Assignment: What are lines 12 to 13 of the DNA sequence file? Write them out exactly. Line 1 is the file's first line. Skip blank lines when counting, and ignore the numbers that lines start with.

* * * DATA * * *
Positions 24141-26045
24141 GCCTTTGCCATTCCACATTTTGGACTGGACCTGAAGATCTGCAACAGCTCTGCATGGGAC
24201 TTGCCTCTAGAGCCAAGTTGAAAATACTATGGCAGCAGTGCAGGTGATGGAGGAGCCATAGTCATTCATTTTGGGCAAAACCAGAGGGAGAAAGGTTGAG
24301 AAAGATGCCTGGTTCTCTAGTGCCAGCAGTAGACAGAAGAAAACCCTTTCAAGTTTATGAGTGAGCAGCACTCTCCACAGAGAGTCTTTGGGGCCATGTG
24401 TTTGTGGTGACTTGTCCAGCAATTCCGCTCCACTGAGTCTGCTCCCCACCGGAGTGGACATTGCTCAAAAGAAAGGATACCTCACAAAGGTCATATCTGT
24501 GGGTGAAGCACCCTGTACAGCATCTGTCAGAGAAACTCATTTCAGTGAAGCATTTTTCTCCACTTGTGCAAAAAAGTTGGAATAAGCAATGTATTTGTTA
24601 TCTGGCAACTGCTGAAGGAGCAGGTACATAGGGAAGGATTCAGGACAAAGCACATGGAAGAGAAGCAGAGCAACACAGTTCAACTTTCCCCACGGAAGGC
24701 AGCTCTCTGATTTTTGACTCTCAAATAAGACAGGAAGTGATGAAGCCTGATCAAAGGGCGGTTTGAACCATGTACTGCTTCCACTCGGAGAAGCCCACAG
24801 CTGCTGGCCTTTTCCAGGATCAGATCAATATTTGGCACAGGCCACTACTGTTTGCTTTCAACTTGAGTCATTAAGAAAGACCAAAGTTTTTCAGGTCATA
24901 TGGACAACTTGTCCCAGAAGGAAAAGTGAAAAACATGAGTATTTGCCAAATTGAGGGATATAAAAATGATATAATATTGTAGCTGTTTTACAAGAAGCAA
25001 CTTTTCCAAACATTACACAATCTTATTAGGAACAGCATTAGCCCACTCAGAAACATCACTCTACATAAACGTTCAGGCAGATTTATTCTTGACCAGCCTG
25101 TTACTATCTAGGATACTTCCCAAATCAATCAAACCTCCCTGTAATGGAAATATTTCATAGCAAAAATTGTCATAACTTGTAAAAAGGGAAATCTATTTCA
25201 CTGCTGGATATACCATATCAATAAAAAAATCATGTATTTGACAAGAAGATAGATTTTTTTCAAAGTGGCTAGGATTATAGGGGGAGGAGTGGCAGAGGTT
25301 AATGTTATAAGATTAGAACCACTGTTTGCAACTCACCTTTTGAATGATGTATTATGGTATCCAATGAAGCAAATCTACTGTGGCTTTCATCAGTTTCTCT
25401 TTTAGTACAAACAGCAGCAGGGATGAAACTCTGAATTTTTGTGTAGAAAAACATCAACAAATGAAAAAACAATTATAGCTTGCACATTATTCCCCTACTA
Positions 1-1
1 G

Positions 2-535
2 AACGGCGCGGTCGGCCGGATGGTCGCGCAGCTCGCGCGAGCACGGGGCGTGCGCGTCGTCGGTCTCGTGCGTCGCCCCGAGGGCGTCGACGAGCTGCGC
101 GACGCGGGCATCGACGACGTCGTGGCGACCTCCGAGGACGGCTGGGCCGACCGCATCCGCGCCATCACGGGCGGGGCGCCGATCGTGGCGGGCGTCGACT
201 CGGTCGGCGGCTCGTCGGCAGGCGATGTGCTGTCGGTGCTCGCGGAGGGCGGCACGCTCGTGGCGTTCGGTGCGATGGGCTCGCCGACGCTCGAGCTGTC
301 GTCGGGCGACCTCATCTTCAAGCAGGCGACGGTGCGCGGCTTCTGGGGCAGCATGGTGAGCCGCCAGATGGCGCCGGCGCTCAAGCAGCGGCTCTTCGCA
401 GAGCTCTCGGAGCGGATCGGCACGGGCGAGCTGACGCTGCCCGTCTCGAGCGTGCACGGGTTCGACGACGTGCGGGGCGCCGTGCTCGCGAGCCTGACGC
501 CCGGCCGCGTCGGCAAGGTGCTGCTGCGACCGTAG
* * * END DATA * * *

25101 TTACTATCTAGGATACTTCCCAAATCAATCAAACCTCCCTGTAATGGAAATATTTCATAGCAAAAATTGTCATAACTTGTAAAAAGGGAAATCTATTTCA
25201 CTGCTGGATATACCATATCAATAAAAAAATCATGTATTTGACAAGAAGATAGATTTTTTTCAAAGTGGCTAGGATTATAGGGGGAGGAGTGGCAGAGGTT